Today is a rare summer day that actually feels like summer, with clear skies and temperatures heading upwards of 30°C – for the record: I consider June to be one of the summer months, along with July and August, whereas here in Belgium summer doesn't officially begin until June 21st. After the miserably cold and rainy spring, I'm starved for sun and warmth, so I'm suddenly feeling a bit giddy. As well as a bit stressed.
The stress comes from the knowledge that this summery weather will soon be replaced, once again, by clouds and rain. MUST TAKE ADVANTAGE OF THE NICE WEATHER WHILE IT LASTS!!! Quick, let's drive to the coast and jump in the ocean! Or round up some friends and try to find a café that still has a free table outside! Or, better yet, let's fire up the grill and throw a barbecue!
Belgians LOVE to barbecue. It combines some of their favorite things: getting together with friends and family, eating lots of meat, drinking and spending time outdoors. As soon as the weather permits, everyone's weekends are occupied with either hosting or attending various barbecues, which can range from casual, simple affairs to full-blown, catered extravaganzas.
We recently attended a family barbecue that fell into the latter category. A traiteur (butcher) was hired to supply the food for about 25 adults and a bunch of kids. He showed up with his grill and was soon stoking the coals while his wife laid out the salads and side dishes. There was potato salad and cole slaw, sliced tomatoes, lettuce, carrots, pasta salad, cucumber salad and rice, along with big bowls of mayonnaise-based sauces.
Here in Belgium, mayonnaise (plain or in its many flavored varieties) is the main condiment for both meat and vegetables. Salad dressing as we Americans know it (Italian, ranch, blue cheese, etc.) is a rarity. And BBQ sauce? That staple of every American barbecue, in all its glorious forms (whether spicy, sweet, smoky, or hotter-n-hell), is completely unknown here. Imagine that! All those Belgian barbecues with no BBQ sauce... Kinda makes you sad, doesn't it?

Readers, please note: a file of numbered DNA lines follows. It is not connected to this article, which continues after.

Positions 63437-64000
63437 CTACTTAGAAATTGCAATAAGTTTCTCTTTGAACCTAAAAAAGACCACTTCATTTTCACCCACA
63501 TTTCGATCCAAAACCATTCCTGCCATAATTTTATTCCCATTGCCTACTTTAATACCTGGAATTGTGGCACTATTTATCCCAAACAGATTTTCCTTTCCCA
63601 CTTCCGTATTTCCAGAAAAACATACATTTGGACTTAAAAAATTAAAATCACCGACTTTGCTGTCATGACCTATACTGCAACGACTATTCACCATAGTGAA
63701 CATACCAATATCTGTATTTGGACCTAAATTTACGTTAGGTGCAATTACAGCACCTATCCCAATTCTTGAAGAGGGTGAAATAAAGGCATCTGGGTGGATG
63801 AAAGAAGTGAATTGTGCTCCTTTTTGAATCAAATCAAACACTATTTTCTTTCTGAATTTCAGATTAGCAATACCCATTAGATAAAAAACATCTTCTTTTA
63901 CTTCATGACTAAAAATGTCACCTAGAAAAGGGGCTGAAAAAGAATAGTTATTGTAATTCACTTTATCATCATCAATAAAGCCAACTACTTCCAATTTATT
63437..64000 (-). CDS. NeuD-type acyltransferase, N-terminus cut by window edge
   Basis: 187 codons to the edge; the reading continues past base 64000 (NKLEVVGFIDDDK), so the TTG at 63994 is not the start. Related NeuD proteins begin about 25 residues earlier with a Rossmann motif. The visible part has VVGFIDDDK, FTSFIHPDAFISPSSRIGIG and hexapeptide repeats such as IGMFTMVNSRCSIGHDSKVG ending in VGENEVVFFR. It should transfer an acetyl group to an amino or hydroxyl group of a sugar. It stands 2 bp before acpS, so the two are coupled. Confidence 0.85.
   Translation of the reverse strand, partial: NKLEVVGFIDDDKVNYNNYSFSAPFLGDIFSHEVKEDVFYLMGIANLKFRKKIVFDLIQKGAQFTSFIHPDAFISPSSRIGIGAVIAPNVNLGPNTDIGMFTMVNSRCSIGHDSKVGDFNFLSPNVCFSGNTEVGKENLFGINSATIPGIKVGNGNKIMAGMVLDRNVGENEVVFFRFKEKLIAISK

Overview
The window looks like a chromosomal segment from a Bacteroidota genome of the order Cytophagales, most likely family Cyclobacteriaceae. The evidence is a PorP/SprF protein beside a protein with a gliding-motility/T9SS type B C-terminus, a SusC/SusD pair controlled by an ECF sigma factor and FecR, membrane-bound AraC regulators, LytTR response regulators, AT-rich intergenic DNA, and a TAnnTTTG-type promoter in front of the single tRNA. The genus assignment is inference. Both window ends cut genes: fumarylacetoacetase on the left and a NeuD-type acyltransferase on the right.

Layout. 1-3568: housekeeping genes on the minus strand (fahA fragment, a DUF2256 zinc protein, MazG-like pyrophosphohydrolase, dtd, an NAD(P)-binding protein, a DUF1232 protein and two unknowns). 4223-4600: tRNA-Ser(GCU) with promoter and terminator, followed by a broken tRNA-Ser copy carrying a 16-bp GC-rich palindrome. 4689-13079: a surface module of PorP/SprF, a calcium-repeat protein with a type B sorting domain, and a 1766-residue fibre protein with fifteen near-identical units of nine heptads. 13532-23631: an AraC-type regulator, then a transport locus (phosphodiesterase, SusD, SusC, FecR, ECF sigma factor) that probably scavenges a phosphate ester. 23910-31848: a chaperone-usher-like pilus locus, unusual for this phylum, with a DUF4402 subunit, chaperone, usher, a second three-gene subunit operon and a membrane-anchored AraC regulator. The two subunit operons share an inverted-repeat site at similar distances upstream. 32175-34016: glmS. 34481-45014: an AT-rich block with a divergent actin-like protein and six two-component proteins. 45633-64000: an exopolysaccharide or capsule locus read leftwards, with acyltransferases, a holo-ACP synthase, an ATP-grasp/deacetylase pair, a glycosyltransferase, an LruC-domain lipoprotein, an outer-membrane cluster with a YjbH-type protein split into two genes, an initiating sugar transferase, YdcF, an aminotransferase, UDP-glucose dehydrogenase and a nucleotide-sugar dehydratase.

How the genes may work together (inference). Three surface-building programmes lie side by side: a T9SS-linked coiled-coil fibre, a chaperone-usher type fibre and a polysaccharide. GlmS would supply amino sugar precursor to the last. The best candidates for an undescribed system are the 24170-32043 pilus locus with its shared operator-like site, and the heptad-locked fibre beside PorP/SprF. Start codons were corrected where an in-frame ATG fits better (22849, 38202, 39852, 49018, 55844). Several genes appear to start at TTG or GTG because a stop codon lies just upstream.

At our family BBQ, the grill man was soon churning out platter after platter of meat. No hot dogs or beef burgers, oh, no. We had hamburger patties and big, juicy bratwursts. We had marinated pork chops and thick slabs of bacon. We had pork skewers and chicken skewers, skinny sausages called chipolatas and spicy merguez. The meat just kept coming and we just kept eating. A Belgian BBQ is first and foremost about the meat. Mostly chicken, pork and sausage, but sometimes beef as well.
The good news is, you don't have to hire a caterer or spend time prepping lots of food if you want to have a barbecue. The supermarkets are well-stocked with ready-to-cook barbecue meat, ranging from pre-marinated ribs to ready-made skewers of meat and veggies. All you have to do, is pick up a variety of grill-ready meats, some pre-made potato or pasta salad, some charcoal, and you're all set.
In fact, you can probably forget about the salad, as long as you have meat and bread. According to my Flemish husband, the other essentials for a classic Belgian BBQ, besides meat and bread, are sliced tomatoes and canned peaches. Just don't forget the drinks. And the mayonnaise!
Diana Goodwin is a U.K.-born, part-Asian, American expat who came to Belgium from Hollywood, where she worked in the movie industry for far too long. She now lives in Hasselt with her Flemish husband, a yellow Lab and a black cat. As a medievalist and art historian by training, she finds Belgium to be the perfect place to indulge her fascination with medieval history, art and architecture.
Diana writes a blog called Things You Didn't Know About Belgium and gives tours in Flanders to English-speaking tourists. You can reach her at email@example.com or find her on Twitter @usatobelgium